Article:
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7 thoughts on “Killer Thriller: Staircase Murder

  1. Fascinating, Stephanie. I am considering including a murder in a timeslip [21st/20th century] novel I am writing, so may come back to you for feedback about my mad ideas, if I may. SD

  2. I remember this well when I was living in California and how gripping it all was. Bit like OJ all over again. I also watched the documentary he made whilst the case was being put together for his defence and for the prosecution. I am still unsure as to his guilt or innocence but it did make me feel relieved that our justice system in Britain is so very different to that of the USA. If I ever committed a serious crime or was accused of one, I would hope I would be tried in England. It seemed to me he was on trial for pissing off the local press and police department, then for being a married homosexual and being a writer. I found the evidence more circumstantial than actual and I also watched the TV movie of the trial etc., and still didn’t feel happy about the verdict. I know his first wife died in a similar manner….but the whole way the so called detection and prosecution worked left me disgusted with the system and the grand-standing, posturing of both opposing sides left me wanting to see the old fashioned way we do it here; judge, facts, jury who are not allowed to be interviewed, give opinions etc before or after the trial and less of a superstar legal set up and more about the crime, the victim and the possible perp. Big fees, big exposure and all the political stuff going on in trials in the USA leave me so frustrated about the due process of law. I have to ask if law and due process have anything to do with it. Enjoyed your post. Thanks.

    1. That’s so cool that you remember it so well! I vaguely remembered hearing about it. I think it was before my news junkiness kicked in though. Otherwise I think I would have been all over it. And I didn’t even know there was a documentary. Definitely have to search for that. I hear ya… it’s a tough call on his guilt or innocence. And like you said, the justice system in America is so messed up. My day job is in the legal field and it’s just pathetic how if you have the “right” attorney and “right” judge and/or put on a good show you can get off with a slap on the hand. Grandstanding is a great way to put it. That’s what it’s all for… to get attention and put on a show. It’s almost like the media controls the justice system. Just terrible. I don’t know much about the British system, but by the sounds of it, the US should take some notes! Glad you liked the post 🙂 Thanks for your comment! Great to hear from someone with similar feelings and thoughts!

      1. Wow then you have first hand experience of all this. I wish I did. I love all the court-room stuff and the research leading up to a case and of course, the detection of the crime etc. I think we do go about it in a different way here. You can get in rouble with the judge here, contempt of court – prison can result – if a lawyer misbehaves in court, or jurors discuss their cases or look on the internet or in the papers and on TV etc. They are under threat of prison if they talk, discuss or hint about the cases when the trial is going on and are forbidden to speak of it afterwards. The jurors are chosen from our Electrol Roll and unless there is a good excuse cannot get out of it. We don’t screen them other than find out if they know the defendant or are mentally infirm or a criminal etc. Other than that we have a system of 12 good men and true so to speak. They are invisible really to all but those who can see them in court. Not allowed to be photographed, interviewed or named ever. It is so different. You are lucky to have such a fab job – I think I many well need to pick your brains one day. 🙂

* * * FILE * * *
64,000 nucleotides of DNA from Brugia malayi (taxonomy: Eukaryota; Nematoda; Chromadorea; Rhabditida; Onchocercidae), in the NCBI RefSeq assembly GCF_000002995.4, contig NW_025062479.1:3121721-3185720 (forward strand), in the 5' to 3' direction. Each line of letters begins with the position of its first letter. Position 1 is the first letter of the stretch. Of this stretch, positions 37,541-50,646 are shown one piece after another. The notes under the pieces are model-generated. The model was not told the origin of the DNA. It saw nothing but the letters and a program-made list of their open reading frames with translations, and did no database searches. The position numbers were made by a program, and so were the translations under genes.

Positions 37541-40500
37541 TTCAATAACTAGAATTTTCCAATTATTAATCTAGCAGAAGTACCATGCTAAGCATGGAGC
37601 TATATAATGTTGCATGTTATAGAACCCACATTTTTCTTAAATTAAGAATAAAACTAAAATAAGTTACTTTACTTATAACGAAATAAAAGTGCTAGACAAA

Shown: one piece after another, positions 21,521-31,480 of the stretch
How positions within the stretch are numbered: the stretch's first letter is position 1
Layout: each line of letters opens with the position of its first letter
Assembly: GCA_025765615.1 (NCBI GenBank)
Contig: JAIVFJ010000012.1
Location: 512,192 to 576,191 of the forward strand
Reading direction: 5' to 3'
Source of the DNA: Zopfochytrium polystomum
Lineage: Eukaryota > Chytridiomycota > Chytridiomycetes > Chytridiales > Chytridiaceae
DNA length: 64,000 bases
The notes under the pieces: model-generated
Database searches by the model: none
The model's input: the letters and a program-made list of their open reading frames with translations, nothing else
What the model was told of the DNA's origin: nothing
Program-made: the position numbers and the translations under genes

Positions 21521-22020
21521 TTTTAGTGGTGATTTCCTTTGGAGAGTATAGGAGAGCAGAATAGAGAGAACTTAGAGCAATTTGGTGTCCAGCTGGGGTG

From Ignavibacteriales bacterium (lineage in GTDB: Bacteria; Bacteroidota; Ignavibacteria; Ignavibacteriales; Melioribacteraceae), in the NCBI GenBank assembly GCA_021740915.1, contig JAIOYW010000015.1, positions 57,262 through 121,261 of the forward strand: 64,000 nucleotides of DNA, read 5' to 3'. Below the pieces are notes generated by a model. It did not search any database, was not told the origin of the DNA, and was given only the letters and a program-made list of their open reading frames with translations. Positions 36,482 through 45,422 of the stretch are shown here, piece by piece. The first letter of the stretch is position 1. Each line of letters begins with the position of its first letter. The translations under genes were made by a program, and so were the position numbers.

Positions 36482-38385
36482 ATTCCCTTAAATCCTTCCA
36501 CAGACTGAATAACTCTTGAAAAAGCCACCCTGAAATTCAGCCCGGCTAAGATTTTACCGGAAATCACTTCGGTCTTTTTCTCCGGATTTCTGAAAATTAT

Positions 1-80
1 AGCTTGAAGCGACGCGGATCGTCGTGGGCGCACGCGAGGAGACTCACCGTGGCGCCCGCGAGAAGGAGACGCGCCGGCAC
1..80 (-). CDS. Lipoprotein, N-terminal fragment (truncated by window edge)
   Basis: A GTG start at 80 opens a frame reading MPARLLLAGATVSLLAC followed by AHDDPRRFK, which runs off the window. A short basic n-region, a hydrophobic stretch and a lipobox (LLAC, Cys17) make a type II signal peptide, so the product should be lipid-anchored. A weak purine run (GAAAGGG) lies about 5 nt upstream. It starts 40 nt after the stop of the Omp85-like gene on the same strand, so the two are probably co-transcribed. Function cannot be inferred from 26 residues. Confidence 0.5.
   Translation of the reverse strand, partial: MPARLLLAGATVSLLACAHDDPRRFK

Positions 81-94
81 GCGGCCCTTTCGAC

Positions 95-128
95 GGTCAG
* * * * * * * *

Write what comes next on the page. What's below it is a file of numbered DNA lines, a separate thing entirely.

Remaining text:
1. I said the same thing until I worked in it… be careful what you wish for haha. There’s hardly ever any court-room stuff. It’s mostly bickering back and forth on the phone or by nasty letters sent to each other. The research is okay… I don’t mind that part. Sometimes though case law can get rather tedious. Detection of the crime… now that is interesting! We don’t do any of that though, of course, haha. We’ll get copies of documents and photos, but we don’t get to do any of the juicy leg work or “detecting”. For the most part though, it is interesting. And I’m always open to having my brain picked 🙂 Wow, your system sounds so different… and better! Especially the part of choosing the jury. I never understood why they have such an extensive jury selection process in the US. Doesn’t make any sense other than to see which side can pick the more favorable jurors and thus get a more favorable outcome. One thing is for certain… after seeing the results of some of these high-profile cases, something needs to change in the US system.